For me to become critically reflective in my practice with ex-offenders and beyond, taking my learned experiences into the housing sector field, I will use the Driscoll model of reflection; What, So What, Now What. This may be a simplistic tool but it is one, which encourages and enables critical examination throughout ones career at all levels and stages. ‘to develop, through a process of thinking and looking at your own practice in a metaphorical mirror will heighten your levels of critical evaluation and self-awareness’ Barbara Bosot 2013, The Reflective journal, pub Palgrave Macmillan My aim in using a reflective model for communication is to put myself at the core of learning, developing to my full potential, by not just responding reflectively to a situation but also to how I ‘feel’ in the situation. I will hopefully gain insight to similar situations for future reference and change
I offered my client empathy, understanding and respect. Used open ended questions, actively listened and gently challenged my client when appropriate, remaining aware of boundaries. (2013, BACP) I recorded information to use in supervision, how one response led to another, the nonverbal communication used by my client and my own thoughts as the session proceeded. Supervision was able to give me space to look at my work I had supervision which allowed me to reflect on relating to my client and to gain insights from the perspective of another therapist. (Jacobs, 1998)Supervision offered me three main functions.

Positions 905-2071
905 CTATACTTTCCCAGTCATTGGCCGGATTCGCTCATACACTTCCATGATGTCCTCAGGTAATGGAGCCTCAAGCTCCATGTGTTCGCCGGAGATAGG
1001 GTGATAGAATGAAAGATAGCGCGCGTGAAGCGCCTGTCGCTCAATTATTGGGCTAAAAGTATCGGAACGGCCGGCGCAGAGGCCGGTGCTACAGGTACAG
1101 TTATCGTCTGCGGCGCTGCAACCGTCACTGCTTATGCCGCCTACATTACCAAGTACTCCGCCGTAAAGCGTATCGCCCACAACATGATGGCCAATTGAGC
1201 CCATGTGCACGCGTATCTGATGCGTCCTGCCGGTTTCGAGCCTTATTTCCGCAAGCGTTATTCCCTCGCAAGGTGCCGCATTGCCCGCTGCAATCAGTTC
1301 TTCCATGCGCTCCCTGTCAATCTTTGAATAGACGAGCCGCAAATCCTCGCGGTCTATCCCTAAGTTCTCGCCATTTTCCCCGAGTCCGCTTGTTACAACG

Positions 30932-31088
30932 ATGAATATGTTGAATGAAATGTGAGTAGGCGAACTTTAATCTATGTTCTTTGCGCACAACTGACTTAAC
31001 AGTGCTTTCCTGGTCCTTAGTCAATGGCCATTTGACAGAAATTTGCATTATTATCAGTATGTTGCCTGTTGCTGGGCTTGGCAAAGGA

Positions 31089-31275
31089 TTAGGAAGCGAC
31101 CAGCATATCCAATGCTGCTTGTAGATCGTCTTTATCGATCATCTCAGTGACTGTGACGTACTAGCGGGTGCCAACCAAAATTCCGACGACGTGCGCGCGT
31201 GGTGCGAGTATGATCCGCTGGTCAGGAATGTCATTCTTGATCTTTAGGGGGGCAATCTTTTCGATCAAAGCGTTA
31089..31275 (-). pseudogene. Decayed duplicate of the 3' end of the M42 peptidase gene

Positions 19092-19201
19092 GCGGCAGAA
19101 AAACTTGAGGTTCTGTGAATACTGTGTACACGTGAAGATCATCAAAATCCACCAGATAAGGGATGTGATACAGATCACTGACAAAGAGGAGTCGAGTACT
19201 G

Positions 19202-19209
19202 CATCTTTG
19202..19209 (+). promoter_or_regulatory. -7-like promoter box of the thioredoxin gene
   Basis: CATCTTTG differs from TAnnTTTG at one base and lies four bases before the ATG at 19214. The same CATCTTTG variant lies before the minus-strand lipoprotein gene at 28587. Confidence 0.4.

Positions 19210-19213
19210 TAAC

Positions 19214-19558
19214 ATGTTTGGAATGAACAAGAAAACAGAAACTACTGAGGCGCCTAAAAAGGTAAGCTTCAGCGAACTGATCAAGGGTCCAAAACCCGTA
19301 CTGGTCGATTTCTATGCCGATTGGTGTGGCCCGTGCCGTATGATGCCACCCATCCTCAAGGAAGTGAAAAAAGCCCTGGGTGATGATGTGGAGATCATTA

The most direct way to change dysfunctional emotions and behaviors is to modify inaccurate and dysfunctional thinking. To change how we feel about events, we need to change the way we think about them. In this model of group therapy, a sound therapeutic relationship that emphasizes collaboration and active participation is the foundation for effective practice. The cognitive therapist teaches group members how to identify these distorted and dysfunctional cognitions through a process of evaluation. Group members can learn to engage in more realistic thinking, especially if they consistently notice times when they tend to get caught up in catastrophic thinking.
The name of SU and areas of work will remain anonymous to maintain patient confidentiality, in accordance with the Nursing and Midwifery Council’s regulations (NMC 2008). Reflective practice is a process of which we can gain knowledge and learn from our experiences. It is an essential part of development for assisting students to identify the links between theory and practice and understand how learning can transpire from experience; this increases the ability to improve knowledge and skills (Jasper 2003). Rolfe et al. (2001) explore how and why we learn by practice if we reflect on our overall experience and what the outcome uncovered, be it good or bad.
Compare and contrast the ways in which the psychodynamic and cognitivebehavioural approaches to counselling understand and make use of the counselling relationship. In the following discourse I am going to look at ways in which two approaches to counselling, namely psychodynamic and cognitive-behavioural, work within a counsellor client relationship. I will be looking at the differences between the two approaches, looking at how the two models have been used in therapy in the past and how they contrast within the counselling relationship. The main similarities of the two approaches lies within the fact that both are used by the counsellor or therapist with the aim of treating the problems of the client, i.e stress, bereavement, addiction. However the theoretical differences are more apparent.